You’ll find you have plenty of wonderful creations to decorate the school with. It’s worth liaising with teachers in advance to make sure they keep a sample of the work for you. Think about the area/notice boards you will use for the display and whether you will need a size restriction (some of our STEM creations turned out to rather too large for display!)

EXTERNAL WORKSHOPS & VISITORS

No matter where you are based, there are likely to be many people in your local community willing to work with your school during the week. When organising visiting speakers and workshops, consider reaching our to places such as relevant university departments, nearby zoos, local museums, and, of course, STEM ambassadors. If you’re not already aware of the STEM ambassadors scheme, they have over 30,000 ambassadors who volunteer their time and expertise to promote STEM to young people (https://www.stem.org.uk/stem-ambassadors/ambassadors). Contact your nearest STEM ambassador hub to arrange a visit. My top tip would be to do so a few months in advance of your STEM week, detailing exactly the areas you will be focusing on. They can then include your school in their monthly email to ambassadors and will help to pair you up with the most relevant people to your topic. Aim to organise a visiting speaker or workshop per year group, as well as a STEM assembly or two. Our STEM week was launched with a fantastic assembly from the local university’s chemistry department, complete with explosions!

It’s tempting to spend lots of money booking workshops and visitors. I’ll let you in on a secret: the only cost incurred for our STEM week was for the project resources (things like card and dowel, most of which were acquired cheaply from Scrapstore). Every single visitor and workshop was completely free! Granted, the school was well-located in a large city but with a bit of effort and a few emails, I hope you could achieve something similar almost anywhere in the country.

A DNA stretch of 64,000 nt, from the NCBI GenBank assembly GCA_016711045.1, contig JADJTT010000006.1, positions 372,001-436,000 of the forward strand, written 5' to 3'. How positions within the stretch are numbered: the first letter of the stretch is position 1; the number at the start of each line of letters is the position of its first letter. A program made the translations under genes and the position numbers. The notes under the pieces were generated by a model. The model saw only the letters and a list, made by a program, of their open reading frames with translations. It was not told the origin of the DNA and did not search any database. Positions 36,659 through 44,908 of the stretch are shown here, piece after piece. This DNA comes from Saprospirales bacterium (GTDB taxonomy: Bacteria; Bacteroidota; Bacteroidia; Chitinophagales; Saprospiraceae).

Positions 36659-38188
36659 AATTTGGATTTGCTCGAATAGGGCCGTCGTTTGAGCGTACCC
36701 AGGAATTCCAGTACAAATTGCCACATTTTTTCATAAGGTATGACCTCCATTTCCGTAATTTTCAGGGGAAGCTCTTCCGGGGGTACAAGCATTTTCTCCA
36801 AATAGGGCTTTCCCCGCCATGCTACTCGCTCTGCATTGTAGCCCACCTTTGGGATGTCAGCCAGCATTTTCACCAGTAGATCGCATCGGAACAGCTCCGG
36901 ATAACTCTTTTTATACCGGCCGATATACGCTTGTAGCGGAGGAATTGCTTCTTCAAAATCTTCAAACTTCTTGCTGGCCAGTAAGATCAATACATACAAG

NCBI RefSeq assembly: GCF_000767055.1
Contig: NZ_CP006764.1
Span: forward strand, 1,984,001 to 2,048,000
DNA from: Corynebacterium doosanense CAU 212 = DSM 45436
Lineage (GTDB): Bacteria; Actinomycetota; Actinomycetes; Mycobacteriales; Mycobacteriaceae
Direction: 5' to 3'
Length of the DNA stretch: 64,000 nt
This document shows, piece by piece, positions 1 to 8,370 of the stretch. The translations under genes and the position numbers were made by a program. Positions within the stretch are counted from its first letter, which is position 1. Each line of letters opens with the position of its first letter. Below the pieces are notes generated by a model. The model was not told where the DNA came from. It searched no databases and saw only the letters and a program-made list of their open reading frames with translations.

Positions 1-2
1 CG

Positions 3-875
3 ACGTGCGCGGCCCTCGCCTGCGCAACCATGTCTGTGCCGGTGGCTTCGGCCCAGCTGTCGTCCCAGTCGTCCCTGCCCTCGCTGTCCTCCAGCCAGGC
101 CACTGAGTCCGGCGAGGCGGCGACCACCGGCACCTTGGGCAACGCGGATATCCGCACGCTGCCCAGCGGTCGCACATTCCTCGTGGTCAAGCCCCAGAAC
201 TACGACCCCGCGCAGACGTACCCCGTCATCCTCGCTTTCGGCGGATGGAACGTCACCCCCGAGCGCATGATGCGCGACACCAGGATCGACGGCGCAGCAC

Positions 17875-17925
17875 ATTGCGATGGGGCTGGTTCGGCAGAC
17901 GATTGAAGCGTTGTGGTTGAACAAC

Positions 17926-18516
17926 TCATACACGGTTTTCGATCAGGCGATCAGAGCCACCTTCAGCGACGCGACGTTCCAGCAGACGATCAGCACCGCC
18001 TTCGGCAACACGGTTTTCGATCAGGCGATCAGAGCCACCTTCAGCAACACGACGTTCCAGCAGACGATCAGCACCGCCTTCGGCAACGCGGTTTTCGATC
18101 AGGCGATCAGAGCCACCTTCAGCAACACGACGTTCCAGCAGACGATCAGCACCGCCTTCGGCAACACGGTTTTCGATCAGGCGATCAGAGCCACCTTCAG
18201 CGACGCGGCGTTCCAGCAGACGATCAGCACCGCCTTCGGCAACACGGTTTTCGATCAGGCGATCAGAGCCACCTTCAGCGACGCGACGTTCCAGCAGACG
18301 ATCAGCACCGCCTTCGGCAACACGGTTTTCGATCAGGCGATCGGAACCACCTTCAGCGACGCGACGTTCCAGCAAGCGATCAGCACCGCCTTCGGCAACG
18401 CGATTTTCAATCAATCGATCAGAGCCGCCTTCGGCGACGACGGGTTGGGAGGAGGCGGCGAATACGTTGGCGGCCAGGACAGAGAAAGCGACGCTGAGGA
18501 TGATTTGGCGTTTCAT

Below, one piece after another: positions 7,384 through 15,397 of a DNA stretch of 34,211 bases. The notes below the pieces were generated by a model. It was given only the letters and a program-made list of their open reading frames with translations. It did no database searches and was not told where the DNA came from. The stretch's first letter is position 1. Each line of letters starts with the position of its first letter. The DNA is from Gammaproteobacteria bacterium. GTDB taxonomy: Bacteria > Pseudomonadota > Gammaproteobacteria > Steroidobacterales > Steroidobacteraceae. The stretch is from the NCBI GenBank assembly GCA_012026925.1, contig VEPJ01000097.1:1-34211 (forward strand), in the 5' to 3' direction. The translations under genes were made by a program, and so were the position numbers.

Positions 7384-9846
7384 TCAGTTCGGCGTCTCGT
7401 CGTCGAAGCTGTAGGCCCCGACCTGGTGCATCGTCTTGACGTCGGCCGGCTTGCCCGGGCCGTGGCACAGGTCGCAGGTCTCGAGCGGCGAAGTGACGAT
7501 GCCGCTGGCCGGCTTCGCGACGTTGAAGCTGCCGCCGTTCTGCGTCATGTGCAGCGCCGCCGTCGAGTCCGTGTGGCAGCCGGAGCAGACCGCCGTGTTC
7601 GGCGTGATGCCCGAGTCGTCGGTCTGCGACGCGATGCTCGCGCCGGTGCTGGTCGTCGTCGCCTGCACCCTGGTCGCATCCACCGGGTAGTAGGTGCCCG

PARENT VISITORS

Possibly one of your most valuable resources is standing right outside your classroom door. You’d be amazed how many of the parents and carers within your school community have STEM experience. Spread the word about your themed week and you will most likely find volunteers willing to lead workshops or Q&A sessions linked to their career. During our STEM week we had all sorts of wonderful visitors: pilots, boat builders, wind farm engineers, firemen – who knew we had such accomplished parents? We were particularly keen to invite in women working in STEM careers. There is now increasing awareness about the underrepresentation of women in STEM, as well as the misconception that STEM subjects are ‘male’. Inviting in female role models is an excellent way to challenge this. Some parents popped in for 10min sessions, answering questions about their job, others led workshops and hands-on activities. Their knowledge and expertise brought a depth to the week that we as teachers would struggle to attain and made our lives much easier in the process!

We hope you have found this advice useful. Do comment below if you would like to add anything further.